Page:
The University of Hamburg is a university in Hamburg, Germany. It was founded on 28 March 1919 by combining the previous General Lecture System, the Colonial Institute of Hamburg, and the Academic College. The main campus is located in the central district of Rotherbaum, with affiliated institutes and research centres distributed around the city-state.
Friedrich–Alexander University Erlangen–Nürnberg is a public research university in the cities of Erlangen and Nuremberg in Bavaria, Germany. The name Friedrich–Alexander comes from the university's first founder Friedrich, Margrave of Brandenburg-Bayreuth, and its benefactor Christian Frederick Charles Alexander, Margrave of Brandenburg-Ansbach.
The University of Stuttgart is a research university located in Stuttgart, Germany. It was founded in 1829 and is organized into 10 faculties. It is one of the oldest technical universities in Germany with highly ranked programs in civil, mechanical, industrial and electrical engineering. It is a member of TU9, an incorporated society of the largest and most notable German institutes of technology. The university is especially known for its reputation in the fields of advanced automotive engineering, efficient industrial and automated manufacturing, process engineering, aerospace engineering and activity-based costing.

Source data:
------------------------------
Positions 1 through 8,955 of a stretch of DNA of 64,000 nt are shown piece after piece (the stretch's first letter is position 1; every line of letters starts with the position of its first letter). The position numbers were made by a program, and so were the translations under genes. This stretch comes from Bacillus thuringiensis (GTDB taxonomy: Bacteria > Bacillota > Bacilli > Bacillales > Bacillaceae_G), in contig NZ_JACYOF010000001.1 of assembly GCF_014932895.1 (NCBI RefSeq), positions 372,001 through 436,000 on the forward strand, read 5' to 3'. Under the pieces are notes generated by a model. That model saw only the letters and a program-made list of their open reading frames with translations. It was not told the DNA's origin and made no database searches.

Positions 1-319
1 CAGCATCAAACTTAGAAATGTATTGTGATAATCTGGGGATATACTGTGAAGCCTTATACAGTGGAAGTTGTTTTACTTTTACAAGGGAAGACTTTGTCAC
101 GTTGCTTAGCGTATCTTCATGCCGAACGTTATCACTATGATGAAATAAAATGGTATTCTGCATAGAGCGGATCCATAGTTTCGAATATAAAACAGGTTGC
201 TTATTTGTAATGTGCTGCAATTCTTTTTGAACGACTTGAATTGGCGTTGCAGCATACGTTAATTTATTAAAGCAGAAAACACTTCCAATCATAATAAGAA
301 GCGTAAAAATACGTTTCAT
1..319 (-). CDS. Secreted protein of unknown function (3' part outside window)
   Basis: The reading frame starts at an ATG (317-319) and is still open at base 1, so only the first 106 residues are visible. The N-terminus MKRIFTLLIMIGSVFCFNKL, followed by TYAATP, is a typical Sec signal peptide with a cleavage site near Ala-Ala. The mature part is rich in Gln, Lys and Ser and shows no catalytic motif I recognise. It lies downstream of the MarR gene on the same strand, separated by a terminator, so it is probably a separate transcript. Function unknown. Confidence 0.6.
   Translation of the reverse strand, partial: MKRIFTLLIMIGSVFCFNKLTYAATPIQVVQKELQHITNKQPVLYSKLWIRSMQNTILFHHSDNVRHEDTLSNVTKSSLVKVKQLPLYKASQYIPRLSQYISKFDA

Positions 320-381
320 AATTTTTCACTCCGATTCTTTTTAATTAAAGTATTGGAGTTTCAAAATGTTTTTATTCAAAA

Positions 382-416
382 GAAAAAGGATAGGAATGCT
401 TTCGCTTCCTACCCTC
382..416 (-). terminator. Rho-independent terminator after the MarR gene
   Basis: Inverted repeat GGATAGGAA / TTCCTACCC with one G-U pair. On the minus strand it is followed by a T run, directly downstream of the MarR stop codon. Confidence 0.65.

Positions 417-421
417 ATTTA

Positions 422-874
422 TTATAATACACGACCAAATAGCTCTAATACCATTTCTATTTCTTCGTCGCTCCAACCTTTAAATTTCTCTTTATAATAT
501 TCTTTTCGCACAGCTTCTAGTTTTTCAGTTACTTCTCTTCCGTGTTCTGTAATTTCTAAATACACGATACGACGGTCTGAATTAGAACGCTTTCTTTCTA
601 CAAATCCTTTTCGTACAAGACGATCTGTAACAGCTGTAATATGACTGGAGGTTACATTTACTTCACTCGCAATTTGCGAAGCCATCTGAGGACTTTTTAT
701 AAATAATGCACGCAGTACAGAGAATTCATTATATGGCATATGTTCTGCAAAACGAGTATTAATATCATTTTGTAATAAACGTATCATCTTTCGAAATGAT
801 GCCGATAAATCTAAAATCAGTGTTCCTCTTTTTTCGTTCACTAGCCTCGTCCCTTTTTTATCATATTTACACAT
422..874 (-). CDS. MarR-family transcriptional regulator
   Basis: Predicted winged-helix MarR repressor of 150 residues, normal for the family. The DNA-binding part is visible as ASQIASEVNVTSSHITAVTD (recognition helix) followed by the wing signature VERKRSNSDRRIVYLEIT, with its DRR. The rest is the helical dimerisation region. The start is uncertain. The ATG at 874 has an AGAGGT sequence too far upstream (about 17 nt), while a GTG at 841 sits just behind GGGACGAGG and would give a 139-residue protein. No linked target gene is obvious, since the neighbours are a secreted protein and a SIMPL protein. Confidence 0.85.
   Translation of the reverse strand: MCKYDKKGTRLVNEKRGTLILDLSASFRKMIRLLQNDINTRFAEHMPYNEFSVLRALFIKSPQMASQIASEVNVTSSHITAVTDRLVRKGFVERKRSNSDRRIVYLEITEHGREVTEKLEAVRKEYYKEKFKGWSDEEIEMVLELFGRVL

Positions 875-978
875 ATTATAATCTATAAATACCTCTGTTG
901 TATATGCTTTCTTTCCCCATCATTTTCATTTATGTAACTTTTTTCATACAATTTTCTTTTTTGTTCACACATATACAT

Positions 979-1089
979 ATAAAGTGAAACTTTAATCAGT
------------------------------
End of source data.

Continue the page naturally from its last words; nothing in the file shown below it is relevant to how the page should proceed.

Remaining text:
The Gottfried Wilhelm Leibniz Prize is a program of the Deutsche Forschungsgemeinschaft which awards prizes “to exceptional scientists and academics for their outstanding achievements in the field of research.” It was established in 1985 and up to ten prizes are awarded annually to individuals or research groups working at a research institution in Germany or at a German research institution abroad.
Horst Stöcker is a German theoretical physicist.
Rudolf Steinberg is professor emeritus for public law and from 2000 to 2008 was president of the Johann Wolfgang Goethe University in Frankfurt.
The IG Farben Building, also known as the Poelzig Building and the Abrams Building, formerly informally called The Pentagon of Europe, is a building complex in Frankfurt, Germany, which currently serves as the main building of the West End Campus of the University of Frankfurt. It was built from 1928 to 1930 as the corporate headquarters of the IG Farben conglomerate, then the world's largest chemical company and the world's fourth-largest company overall.
|Wikimedia Commons has media related to Goethe-Universität Frankfurt am Main .|